Stealing Home (Callahan Family #2) - Carrie Aarons



Six Years Ago

I guess that’s it then, I think as I down the rest of my tequila on the rocks.

Typically, I’m a beer man. Or maybe a whiskey if it’s a stuffy event I’m forced to go to by my coaches or the executives at the ballpark. But tonight? No, tonight requires tequila. Mind-numbing, bad thought-erasing, will-knock-me-out-of-my-misery tequila.

She flits around the room, saying hi to guests and getting swept up in the bliss of her night. Well, technically it’s their night, but all the events surrounding a wedding are usually about the bride. The groom just puts on a tux and shows up, nodding his head yes at the right moments and then smiling for pictures.

Hannah is getting married, but she’s not marrying me.

No, she’s marrying Shane Giraldi, the asshole I play on the same major league baseball team as. Lord knows what she sees in him, though I guess if I was being objective and didn’t hear his disgusting, degrading locker room talk, the guy has a certain charm about him. Shane is always the loudest in the room, the entertainer, the cool kid that everyone congregates around as he tells wild stories with even wilder hand gestures.

Personally, I never understood their relationship. She is effortlessly kind and soft-spoken, while he preens more than a peacock.

She catches my eye again as she shimmies across the dance floor, a shy but vibrant smile reaching all the way to her eyes. From the table I’m sitting at, sulking, in the back of her rehearsal dinner, my heart kicks up about three notches. Jesus, she looks so beautiful it hurts.

With all of that curly black hair, smooth olive skin, and bright blue eyes, I’ve always imagined Hannah fitting right in on the white-sand shores of a Caribbean island rather than in Packton, Pennsylvania. The first time I ever met her, about a year ago when Shane got traded to the team, it was so hard to keep my eyes off of her that she probably thought I was insane. Hannah has the personality of the girl next door trapped in a bombshell body. A lithe body with luscious hips, full natural breasts, and an ass I can rarely keep my eyes off of. Will I ever find another woman I find half as attractive?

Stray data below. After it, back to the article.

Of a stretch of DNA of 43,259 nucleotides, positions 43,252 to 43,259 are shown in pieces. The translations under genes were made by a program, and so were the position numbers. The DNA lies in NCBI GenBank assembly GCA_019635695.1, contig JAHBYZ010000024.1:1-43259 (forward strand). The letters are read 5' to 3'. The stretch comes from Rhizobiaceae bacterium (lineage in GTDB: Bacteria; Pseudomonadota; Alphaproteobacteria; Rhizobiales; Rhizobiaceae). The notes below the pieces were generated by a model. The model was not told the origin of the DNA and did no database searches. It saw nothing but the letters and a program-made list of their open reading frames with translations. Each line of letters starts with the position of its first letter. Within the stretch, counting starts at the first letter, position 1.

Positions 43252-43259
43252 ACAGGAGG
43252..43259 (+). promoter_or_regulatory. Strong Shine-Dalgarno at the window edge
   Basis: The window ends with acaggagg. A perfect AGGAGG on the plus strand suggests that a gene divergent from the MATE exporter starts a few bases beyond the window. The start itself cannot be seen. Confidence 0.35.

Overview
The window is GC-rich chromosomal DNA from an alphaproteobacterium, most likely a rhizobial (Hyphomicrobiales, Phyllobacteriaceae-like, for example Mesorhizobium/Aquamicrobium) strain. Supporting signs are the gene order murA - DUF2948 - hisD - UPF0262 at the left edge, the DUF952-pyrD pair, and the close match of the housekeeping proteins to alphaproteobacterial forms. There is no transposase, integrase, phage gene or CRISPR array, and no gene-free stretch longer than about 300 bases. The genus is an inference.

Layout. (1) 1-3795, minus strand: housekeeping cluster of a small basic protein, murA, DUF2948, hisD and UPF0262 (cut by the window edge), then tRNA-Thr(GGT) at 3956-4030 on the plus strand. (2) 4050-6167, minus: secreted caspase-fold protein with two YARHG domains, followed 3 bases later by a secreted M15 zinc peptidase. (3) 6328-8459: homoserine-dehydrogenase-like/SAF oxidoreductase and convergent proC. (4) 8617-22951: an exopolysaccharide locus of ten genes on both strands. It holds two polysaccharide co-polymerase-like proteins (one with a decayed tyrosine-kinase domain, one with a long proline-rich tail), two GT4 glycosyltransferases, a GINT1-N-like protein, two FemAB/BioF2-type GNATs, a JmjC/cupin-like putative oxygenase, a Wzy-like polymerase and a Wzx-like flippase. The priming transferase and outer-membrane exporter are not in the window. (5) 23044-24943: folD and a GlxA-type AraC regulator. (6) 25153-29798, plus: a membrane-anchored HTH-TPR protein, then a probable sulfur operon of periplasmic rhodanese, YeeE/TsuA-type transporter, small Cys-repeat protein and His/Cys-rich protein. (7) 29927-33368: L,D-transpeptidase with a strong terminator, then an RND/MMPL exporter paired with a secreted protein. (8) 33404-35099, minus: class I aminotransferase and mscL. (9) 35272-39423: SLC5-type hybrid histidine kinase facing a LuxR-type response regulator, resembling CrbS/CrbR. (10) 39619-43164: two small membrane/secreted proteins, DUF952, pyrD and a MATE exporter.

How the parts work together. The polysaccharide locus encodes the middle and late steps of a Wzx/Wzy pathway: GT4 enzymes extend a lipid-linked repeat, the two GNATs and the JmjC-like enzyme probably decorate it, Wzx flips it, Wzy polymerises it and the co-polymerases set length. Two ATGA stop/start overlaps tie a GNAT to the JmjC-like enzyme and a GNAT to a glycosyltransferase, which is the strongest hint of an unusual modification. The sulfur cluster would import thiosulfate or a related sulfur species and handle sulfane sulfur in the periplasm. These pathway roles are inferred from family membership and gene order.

Having met her family, some of them this very night, I see where she gets her exotic looks. Tonight, she seems to glow so brightly that I’m tempted to go half-cocked and say something I can never take back. Now or never. Forever hold your peace. Isn’t that what is always said at the altar, when someone stands up and professes their undying love?

I’m sure it’s the tequila talking. I don’t necessarily have an undying, unrequited love for Hannah. But having spent a bunch of time with her over the last year or so, the two of us talking at the bar while Shane was holding court, we’ve grown close. And then there was that one dinner we had together when her fiancé was shooting an endorsement campaign in the middle of a three-game road trip. I almost spilled the beans on how big of a crush I had on her, and I knew Hannah knew that. The way her eyes had seemed shifty, the blush in her cheeks—something there hadn’t seemed so unrequited.

Now, though, we’d never know. She was clearly head over heels in love with my teammate, and I carried a silly torch for a girl I’d never even been on a proper date with.

I’d get over it. Tomorrow, I’d watch her walk down the aisle to another man. And they’d ride off into the sunset while I searched for my happily ever after.

But tonight? Tonight, I get to drown my sorrows in tequila. Tonight, I am allowed to mourn a love that will never be, and burn the rest of my fantasies in the singe of this alcohol.


Present Day

Something scratches the window, and suddenly, I’m as spooked as my five-year-old daughter when I forget to put her three night lights on.

My blood runs cold, my heart comes to a screeching halt, and sweaty goose bumps break out all over my skin. I lie in a bed that isn’t my own, completely paralyzed, wondering if I hear it again, if that will spur me to pull open the nightstand drawer next to me and grip the handle of the Swiss army knife I’ve placed there.

Turning my head mere centimeters at a time, I look to the shadows painting